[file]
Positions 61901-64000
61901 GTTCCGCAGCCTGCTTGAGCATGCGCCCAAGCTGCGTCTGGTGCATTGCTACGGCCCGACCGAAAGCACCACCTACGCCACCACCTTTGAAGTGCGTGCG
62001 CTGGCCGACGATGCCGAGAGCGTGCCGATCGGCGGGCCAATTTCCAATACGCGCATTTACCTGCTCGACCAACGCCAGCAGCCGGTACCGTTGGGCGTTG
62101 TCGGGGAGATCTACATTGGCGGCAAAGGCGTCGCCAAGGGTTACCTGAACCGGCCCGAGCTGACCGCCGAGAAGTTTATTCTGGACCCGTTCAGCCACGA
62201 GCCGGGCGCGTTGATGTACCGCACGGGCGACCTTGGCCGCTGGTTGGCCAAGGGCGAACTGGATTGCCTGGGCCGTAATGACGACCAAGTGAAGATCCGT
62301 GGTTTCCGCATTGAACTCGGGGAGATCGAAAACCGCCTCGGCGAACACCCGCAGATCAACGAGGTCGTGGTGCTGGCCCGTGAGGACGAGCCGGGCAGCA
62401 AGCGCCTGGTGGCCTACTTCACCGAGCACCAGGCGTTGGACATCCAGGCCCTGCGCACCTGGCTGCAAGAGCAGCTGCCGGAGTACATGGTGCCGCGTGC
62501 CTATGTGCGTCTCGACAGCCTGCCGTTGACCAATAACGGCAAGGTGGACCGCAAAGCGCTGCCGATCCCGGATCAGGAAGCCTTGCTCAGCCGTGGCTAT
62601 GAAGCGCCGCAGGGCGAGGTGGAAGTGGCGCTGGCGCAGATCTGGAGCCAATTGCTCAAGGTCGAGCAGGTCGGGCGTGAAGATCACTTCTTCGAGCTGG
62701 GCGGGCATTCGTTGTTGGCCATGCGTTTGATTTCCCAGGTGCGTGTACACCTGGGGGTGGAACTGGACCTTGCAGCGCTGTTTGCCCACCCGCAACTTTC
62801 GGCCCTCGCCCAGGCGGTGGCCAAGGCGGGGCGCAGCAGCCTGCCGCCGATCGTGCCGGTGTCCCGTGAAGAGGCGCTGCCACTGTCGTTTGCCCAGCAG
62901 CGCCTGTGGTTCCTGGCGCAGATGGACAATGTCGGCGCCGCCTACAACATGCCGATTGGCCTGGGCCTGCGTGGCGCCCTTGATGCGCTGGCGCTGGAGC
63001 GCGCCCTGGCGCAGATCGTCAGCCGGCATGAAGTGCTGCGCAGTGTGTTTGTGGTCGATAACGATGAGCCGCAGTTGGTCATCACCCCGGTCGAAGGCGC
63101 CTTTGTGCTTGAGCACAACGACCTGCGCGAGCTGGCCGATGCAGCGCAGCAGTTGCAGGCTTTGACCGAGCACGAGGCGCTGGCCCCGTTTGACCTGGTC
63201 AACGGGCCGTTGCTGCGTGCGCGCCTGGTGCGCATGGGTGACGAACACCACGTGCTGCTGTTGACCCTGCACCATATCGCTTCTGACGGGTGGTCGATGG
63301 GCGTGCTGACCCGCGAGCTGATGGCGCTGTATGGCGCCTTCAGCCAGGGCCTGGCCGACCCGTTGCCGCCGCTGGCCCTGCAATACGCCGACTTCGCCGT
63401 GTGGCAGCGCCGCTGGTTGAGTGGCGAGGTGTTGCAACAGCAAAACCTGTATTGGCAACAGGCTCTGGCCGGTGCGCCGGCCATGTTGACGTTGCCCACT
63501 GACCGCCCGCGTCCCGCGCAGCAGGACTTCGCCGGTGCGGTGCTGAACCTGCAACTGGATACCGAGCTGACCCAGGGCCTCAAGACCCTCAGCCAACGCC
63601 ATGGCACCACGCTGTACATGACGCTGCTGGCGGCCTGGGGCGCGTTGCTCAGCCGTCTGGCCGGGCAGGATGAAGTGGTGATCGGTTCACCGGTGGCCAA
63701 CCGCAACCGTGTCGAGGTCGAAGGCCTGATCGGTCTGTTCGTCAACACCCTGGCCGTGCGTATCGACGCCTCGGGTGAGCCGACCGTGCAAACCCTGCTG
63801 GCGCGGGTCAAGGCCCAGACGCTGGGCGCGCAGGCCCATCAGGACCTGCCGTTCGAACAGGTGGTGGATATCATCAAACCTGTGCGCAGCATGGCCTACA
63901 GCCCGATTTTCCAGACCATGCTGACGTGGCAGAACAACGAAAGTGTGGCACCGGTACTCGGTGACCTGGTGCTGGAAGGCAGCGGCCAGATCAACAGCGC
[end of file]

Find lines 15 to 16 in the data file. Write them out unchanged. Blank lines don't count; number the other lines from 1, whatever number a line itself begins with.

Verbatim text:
63201 AACGGGCCGTTGCTGCGTGCGCGCCTGGTGCGCATGGGTGACGAACACCACGTGCTGCTGTTGACCCTGCACCATATCGCTTCTGACGGGTGGTCGATGG
63301 GCGTGCTGACCCGCGAGCTGATGGCGCTGTATGGCGCCTTCAGCCAGGGCCTGGCCGACCCGTTGCCGCCGCTGGCCCTGCAATACGCCGACTTCGCCGT